Building a model to predict cochlear nerve damage
In the study, Dr. Maison and his team used a speech intelligibility curve to predict what an individual’s speech score should be based on their audiogram. They then measured the differences between the predicted word recognition scores and that obtained during the patient’s hearing assessment.
Since the word list was presented at a level well above the patient’s hearing threshold – where audibility is not an issue – any differences between the predicted score and the measured score would have reflected deficits in intelligibility , explained Dr. House.
After looking at a number of factors, including cognitive deficits that can accompany aging, the researchers argued that the size of these discrepancies reflected the amount of cochlear nerve damage, or hidden hearing loss, that a person had. They then applied measures of neural loss from existing histopathological data of human temporal bones to come up with a predictive model based on a standard hearing test.
The results confirmed an association between lower speech scores and greater amounts of cochlear nerve damage. For example, the worst scores were found in patients with Ménière’s disease, which is consistent with temporal bone studies showing dramatic loss of cochlear nerve fibers. Meanwhile, patients with conductive, drug-induced, and normal age-related hearing loss — etiologies with the least cochlear nerve damage — had only moderate to small deviations.
Changing the research landscape for hidden hearing loss and beyond
According to the World Health Organization, more than 1.5 billion people live with some degree of hearing loss. Some of these people may not be eligible for traditional hearing aids, especially if they have mild to moderate high frequency hearing loss. Knowing the extent of neural damage should inform clinicians on the best ways to meet a patient’s communication needs and suggest appropriate interventions in addition to the use of effective communication strategies.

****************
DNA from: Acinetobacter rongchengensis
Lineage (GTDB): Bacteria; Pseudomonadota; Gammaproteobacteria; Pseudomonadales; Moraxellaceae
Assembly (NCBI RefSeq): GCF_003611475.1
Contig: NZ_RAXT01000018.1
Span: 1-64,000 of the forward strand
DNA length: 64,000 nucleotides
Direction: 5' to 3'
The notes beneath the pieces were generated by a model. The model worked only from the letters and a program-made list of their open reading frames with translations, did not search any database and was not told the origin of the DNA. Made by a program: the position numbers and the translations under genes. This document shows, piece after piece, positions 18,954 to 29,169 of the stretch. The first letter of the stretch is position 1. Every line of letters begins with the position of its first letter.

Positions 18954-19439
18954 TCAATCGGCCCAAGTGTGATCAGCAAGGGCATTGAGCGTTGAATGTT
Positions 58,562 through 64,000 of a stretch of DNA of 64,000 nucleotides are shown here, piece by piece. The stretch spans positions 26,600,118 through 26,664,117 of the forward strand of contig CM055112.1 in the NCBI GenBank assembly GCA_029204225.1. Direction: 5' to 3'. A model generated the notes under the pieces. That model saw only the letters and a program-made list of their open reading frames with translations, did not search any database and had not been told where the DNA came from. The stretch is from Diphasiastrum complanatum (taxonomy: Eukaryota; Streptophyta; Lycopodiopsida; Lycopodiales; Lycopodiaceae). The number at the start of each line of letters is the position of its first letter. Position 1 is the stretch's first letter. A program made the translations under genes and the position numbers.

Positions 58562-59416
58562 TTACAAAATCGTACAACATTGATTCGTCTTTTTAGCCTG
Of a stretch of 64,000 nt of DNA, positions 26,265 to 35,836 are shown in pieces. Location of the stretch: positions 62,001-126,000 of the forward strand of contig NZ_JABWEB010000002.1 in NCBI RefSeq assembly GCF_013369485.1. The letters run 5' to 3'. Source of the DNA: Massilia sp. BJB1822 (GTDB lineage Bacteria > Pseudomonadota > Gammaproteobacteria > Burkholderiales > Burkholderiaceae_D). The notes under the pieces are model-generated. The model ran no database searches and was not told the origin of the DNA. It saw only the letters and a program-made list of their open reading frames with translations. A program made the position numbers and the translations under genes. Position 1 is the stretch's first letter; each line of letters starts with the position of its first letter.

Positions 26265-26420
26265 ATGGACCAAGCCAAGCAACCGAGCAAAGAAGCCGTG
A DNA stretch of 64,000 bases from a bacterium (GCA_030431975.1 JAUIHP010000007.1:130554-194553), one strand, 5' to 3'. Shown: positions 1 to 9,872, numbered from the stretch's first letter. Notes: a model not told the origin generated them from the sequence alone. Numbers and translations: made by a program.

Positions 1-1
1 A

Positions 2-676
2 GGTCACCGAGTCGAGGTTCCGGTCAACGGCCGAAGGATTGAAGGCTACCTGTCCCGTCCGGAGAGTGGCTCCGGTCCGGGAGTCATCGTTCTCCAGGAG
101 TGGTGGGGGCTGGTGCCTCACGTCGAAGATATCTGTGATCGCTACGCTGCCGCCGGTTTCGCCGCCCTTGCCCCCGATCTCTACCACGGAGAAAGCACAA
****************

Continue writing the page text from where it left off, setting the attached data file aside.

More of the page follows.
This new research was part of a five-year, $12.5 million P50 grant from the National Institutes of Health to better understand the prevalence of hidden hearing loss.
By identifying patients most likely to have greater cochlear nerve damage, Dr. Maison believes this model could help clinicians assess the effectiveness of traditional and newer sound amplification products. The researchers also hope to introduce new audiometric protocols to further refine their model and provide better interventions by assessing word performance scores in noise, as opposed to silence.
In addition to Dr. Maison, study co-authors include Kelsie J. Grant, Aravindakshan Parthasarathy, Viacheslav Vasilkov, Benjamin Caswell-Midwinter, Maria E. Freitas, Daniel B. Polley, M. Charles Liberman of Mass. Eye and Ear/Harvard Medical School, and Victor DeGruttola of Harvard TH Chan School of Public Health. This study was supported by the National Institutes of Health (NIDCD P50-DC015857).